A Letter from the Chairman
Vipul Patel, MD, FACS Medical Director. Prostate cancer is the second leading cause of cancer-related deaths in men, afflicting between 25-30,000 men yearly. In the US, over 2 million men currently have the diagnosis of prostate cancer. However, despite this, prostate cancer is still not commonly discussed in society today and the awareness of this male cancer pales in comparison to breast cancer in women.
I created the International Prostate Cancer Foundation (IPCF) in 2008 to fill a void in men’s health advocacy and to raise awareness and support scientific advances in prostate cancer. The spirit of our foundation is formed from the inspiration of our doctors, patients and healthcare advocates. Our mission is to serve, educate, and innovate to help men understand their risks and what they can do.
I have treated over 11,000 men who have had this formidable disease. We have learned from their experiences and a monumental challenge lies ahead. This disease is global and without discrimination of age or ethnicity. Patients ages 30 to 80 from all over the globe come to see us daily. While their backgrounds are diverse, their challenge is the same: to cure cancer while preserving their quality of life. They come to us with many soul-searching questions, seeking support, inspiration and compassionate care. And we deliver! However, there are only so many men that we can personally treat… and so our vision has become broader and more global to help those beyond the boundaries of our practice and those who are predisposed genetically to this disease.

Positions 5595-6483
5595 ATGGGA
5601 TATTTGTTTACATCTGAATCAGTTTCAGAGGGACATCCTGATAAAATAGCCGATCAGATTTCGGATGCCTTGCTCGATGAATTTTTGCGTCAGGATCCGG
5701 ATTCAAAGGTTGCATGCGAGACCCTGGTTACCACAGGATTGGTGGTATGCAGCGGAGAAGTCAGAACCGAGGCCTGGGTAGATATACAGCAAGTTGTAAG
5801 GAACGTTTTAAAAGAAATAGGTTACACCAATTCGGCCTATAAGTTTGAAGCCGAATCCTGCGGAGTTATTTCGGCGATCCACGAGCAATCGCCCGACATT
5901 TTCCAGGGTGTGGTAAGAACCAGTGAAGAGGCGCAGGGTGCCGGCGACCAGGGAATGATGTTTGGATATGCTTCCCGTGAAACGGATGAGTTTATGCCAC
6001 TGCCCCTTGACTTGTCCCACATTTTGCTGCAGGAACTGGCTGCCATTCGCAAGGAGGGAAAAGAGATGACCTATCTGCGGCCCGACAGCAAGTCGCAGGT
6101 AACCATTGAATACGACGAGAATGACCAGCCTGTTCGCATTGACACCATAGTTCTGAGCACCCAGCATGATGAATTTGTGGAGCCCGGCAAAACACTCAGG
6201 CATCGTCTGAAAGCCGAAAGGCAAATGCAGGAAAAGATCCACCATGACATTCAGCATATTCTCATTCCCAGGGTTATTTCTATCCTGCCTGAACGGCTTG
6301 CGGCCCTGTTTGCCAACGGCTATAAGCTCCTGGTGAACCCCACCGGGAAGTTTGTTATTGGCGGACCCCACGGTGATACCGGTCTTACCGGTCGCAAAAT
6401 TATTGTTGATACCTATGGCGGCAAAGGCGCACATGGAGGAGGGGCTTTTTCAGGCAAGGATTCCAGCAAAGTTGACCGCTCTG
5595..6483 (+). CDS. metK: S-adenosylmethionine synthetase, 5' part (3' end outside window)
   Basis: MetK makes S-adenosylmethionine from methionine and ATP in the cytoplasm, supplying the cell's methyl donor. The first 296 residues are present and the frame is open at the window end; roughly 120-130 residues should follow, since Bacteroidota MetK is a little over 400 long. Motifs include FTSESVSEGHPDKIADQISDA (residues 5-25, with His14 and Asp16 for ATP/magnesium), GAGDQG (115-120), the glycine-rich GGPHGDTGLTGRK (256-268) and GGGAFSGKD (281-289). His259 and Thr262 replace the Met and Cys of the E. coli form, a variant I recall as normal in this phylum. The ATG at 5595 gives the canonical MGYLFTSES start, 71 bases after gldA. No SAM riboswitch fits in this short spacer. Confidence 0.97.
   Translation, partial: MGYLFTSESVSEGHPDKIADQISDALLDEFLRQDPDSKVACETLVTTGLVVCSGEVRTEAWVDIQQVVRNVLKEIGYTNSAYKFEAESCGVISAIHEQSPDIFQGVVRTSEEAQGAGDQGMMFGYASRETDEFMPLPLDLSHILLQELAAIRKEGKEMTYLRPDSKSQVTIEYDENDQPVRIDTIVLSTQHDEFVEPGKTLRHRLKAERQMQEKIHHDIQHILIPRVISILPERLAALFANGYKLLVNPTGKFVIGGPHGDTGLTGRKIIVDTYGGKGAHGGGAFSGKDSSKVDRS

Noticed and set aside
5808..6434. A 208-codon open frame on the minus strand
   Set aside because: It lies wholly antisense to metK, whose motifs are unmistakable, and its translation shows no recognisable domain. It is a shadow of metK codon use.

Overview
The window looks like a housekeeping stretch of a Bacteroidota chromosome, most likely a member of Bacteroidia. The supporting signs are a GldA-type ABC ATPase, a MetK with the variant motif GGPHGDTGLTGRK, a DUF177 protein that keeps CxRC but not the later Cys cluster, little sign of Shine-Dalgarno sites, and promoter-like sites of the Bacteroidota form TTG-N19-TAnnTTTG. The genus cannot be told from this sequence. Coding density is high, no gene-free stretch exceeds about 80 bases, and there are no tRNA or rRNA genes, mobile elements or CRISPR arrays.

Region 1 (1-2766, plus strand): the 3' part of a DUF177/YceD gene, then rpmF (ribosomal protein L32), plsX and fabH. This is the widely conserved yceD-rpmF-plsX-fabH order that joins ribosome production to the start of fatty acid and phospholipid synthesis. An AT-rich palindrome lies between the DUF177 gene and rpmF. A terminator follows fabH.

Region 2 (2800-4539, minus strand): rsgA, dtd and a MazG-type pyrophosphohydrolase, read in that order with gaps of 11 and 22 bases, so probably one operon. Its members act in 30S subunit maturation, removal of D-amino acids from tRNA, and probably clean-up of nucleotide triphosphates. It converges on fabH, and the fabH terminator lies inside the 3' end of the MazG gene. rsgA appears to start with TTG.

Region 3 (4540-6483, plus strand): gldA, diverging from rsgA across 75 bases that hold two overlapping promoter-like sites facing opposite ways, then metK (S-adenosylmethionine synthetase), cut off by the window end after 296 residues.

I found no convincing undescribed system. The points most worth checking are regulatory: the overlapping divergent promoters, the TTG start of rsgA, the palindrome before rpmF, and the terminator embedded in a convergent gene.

We started our mission to eradicate this disease on a global level. A team of expert physicians, the men with prostate cancer, and their families have chosen to stand together to not only fight this disease, but to improve the overall health of men worldwide.
Having completed 11,000 surgeries and having advised thousands of others positions us as experts in the field. We pride ourselves on emphasizing the importance of screening for early diagnosis, improved treatment modalities and educating doctors and patients. These experiences have allowed us to appreciate the magnitude of prostate cancer.
About prostate cancer
According to the National Cancer Institute, prostate cancer is the second most common type of cancer among men in the United States. In fact, one in six men are diagnosed with prostate cancer in their lifetime. MORE . . .
have you been diagnosed?
Typically prostate cancer is diagnosed after closely examining biopsy cells through a microscope. There are several types of cells in the prostate, and each contributes in its own way to the prostate's development, architecture, and function. MORE . . .
symptoms of the disease
Typically, there are no symptoms in the early stages of prostate cancer, but any urinary problems should be evaluated by a physician. Call your doctor if you experience: Frequent urination, especially at night. MORE . . .
There is no "one size fits all" treatment for prostate cancer. You should learn as much as possible about the many treatment options available and, in conjunction with your physicians, make a decision about what's best for you. Because men diagnosed with localized prostate cancer MORE . . .
reoccurence of the disease
When prostate cancer is caught in its earliest stages, initial therapy can lead to high chances for cure, with most men living cancer-free for five years. But prostate cancer can be slow to grow. MORE . . .
We typically refer to Advanced Disease as the state of prostate cancer that has grown beyond the prostate and is unlikely to be cured with surgery or radiation alone. After a man experiences PSA progression after surgery or radiation, hormonal therapy is often given at some point, MORE . . .